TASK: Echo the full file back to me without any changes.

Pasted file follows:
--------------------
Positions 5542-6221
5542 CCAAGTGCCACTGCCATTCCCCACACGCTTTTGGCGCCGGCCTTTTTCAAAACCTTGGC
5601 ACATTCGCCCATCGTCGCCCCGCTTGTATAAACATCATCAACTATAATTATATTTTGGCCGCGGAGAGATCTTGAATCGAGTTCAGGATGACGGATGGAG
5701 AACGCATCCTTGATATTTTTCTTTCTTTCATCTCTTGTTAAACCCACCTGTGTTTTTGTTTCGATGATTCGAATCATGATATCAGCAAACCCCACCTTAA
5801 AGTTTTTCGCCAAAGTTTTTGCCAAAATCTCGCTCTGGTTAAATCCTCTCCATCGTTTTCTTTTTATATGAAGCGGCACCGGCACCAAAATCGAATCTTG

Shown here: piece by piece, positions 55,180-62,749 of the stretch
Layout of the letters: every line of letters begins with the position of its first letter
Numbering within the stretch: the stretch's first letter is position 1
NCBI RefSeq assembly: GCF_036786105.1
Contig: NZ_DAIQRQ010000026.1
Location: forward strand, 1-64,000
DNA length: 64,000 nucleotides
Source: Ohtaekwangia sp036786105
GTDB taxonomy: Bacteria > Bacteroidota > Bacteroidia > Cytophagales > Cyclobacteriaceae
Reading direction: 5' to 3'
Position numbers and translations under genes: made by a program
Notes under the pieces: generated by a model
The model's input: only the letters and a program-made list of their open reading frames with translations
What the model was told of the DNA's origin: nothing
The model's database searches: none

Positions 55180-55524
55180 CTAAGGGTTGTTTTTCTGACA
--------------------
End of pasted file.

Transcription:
Positions 5542-6221
5542 CCAAGTGCCACTGCCATTCCCCACACGCTTTTGGCGCCGGCCTTTTTCAAAACCTTGGC
5601 ACATTCGCCCATCGTCGCCCCGCTTGTATAAACATCATCAACTATAATTATATTTTGGCCGCGGAGAGATCTTGAATCGAGTTCAGGATGACGGATGGAG
5701 AACGCATCCTTGATATTTTTCTTTCTTTCATCTCTTGTTAAACCCACCTGTGTTTTTGTTTCGATGATTCGAATCATGATATCAGCAAACCCCACCTTAA
5801 AGTTTTTCGCCAAAGTTTTTGCCAAAATCTCGCTCTGGTTAAATCCTCTCCATCGTTTTCTTTTTATATGAAGCGGCACCGGCACCAAAATCGAATCTTG

Shown here: piece by piece, positions 55,180-62,749 of the stretch
Layout of the letters: every line of letters begins with the position of its first letter
Numbering within the stretch: the stretch's first letter is position 1
NCBI RefSeq assembly: GCF_036786105.1
Contig: NZ_DAIQRQ010000026.1
Location: forward strand, 1-64,000
DNA length: 64,000 nucleotides
Source: Ohtaekwangia sp036786105
GTDB taxonomy: Bacteria > Bacteroidota > Bacteroidia > Cytophagales > Cyclobacteriaceae
Reading direction: 5' to 3'
Position numbers and translations under genes: made by a program
Notes under the pieces: generated by a model
The model's input: only the letters and a program-made list of their open reading frames with translations
What the model was told of the DNA's origin: nothing
The model's database searches: none

Positions 55180-55524
55180 CTAAGGGTTGTTTTTCTGACA